Friday, March 19, 2010


I'm thinking of seeds and foraging despite the new snow that fell last night. Spring equinox is only a week away, after all. I read more interesting articles this week about people who define life and 'career' success little differently.

Goodbye Rat Race Hello Vegetable Garden (Globe and Mail)

Raising the World Leaders of Tomorrow (FFWD)

Also, I have found another book for the expanding 'to read' list..

Sunday, March 14, 2010

Am I am femivore?

Perhaps so. The NYTimes featured an interesting reflection on the intersection of feminism, the local food movement, and motherhood.

The Femivore's Dilemma

Sunday, March 7, 2010


Oh dear it has been too long. The dream of life has been distracting me from the internet dream world.. not such a bad thing I suppose.

I am getting into Mark Bittman's How to Cook Everything Vegetarian these days.. it is such a great book, full of unique recipes and reliable basics. His philosophy is simple: not too many ingredients, not too much fussiness. He provides templates for you to experiment with with whatever you have on hand.

Recently I've tried chickpea fries, which you make up a lot like polenta; an even mix of water and channa (chickpea) flour, salt and pepper, simmered briefly and then poured on to a baking pan to chill for 15 minutes. You then cut them into fries or wedges and fry in oil. A great way to sneak more protein into a meal.

Also, you can make egg 'noodles' by making a Japanese-style omelet (ie: poured extremely thin, like a crepe...) and folding it up and slicing it. I made this simple mushroom soup with egg noodles the other day, which took about 20 minutes to prepare and really hit the spot (the spot being a Japanese food craving).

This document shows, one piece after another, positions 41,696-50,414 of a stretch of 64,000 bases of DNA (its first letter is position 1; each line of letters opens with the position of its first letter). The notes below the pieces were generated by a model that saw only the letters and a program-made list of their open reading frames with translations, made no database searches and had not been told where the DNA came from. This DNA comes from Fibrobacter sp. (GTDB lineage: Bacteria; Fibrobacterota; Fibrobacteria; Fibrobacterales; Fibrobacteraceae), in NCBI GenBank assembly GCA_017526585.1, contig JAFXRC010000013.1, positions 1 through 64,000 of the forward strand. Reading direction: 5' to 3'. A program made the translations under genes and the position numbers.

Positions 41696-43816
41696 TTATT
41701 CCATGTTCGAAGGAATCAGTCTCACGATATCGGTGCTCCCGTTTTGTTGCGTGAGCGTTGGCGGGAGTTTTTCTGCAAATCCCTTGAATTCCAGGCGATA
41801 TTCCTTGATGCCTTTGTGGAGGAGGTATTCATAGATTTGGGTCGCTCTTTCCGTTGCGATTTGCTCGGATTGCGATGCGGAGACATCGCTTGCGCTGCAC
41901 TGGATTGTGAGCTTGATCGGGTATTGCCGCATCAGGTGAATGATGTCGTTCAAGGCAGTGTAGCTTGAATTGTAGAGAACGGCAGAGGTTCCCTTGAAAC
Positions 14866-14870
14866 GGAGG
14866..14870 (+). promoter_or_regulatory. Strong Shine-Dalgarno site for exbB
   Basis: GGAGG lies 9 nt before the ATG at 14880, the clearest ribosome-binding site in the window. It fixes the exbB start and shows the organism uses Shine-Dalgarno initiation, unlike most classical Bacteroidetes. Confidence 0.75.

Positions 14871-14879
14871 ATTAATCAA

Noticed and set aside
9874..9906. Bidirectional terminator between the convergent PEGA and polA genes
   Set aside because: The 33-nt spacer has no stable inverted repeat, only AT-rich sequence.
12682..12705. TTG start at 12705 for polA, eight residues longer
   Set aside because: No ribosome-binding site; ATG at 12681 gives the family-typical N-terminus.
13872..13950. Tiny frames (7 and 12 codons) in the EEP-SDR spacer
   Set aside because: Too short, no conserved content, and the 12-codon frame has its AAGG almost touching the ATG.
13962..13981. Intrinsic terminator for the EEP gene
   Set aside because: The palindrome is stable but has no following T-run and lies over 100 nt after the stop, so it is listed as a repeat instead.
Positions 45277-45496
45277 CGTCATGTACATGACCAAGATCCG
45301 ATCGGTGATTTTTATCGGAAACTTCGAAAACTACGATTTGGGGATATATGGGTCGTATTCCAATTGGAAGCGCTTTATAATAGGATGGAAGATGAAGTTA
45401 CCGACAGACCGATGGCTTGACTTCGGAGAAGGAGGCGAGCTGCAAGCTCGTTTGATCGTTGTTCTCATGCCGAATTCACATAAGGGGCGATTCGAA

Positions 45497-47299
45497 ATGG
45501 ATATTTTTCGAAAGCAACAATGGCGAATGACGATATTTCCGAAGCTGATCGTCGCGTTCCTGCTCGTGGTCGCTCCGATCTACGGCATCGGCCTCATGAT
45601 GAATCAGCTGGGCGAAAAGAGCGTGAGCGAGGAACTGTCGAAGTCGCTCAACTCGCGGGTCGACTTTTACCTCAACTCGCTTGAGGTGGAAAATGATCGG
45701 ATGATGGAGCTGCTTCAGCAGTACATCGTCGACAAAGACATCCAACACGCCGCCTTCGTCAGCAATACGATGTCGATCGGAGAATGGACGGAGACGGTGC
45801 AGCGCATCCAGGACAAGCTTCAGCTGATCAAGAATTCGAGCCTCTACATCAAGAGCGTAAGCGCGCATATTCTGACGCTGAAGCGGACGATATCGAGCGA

There are also several great seaweed recipes. I had been trying to replicate the Planet Organic edamame and arame salad to no avail, but Bittman's salad is bang on. I have grown to love seaweed over the years.. I remember when I first lived in South Korea I couldn't handle the texture, but by the end of my time there myeok guk was a go-to comfort food. It, like all seaweed dishes, is very high in iron and other minerals harder to obtain from a vegetarian diet. In Korea it is known as the best food for pregnant women.

I've also been enjoying the recent chatter around town about food, sustainability, and local issues. Interesting to see these conversations enter the mainstream.

Avenue featured an article about urban foraging and another about chickens in the city.
There is talk of an actual farmer's market in the city, as opposed to a warehouse that sells organic produce from Mexico.

Also fighting the temptation to start sprouting seeds.. this time of year in Calgary is always a tease, promising spring but I know there are months of snow ahead. So instead I just troll seed catalogs, and live vicariously through bloggers further south. I'm looking forward to a workshop in May with Daniel Vitalis through The Light Cellar which promises to be interesting.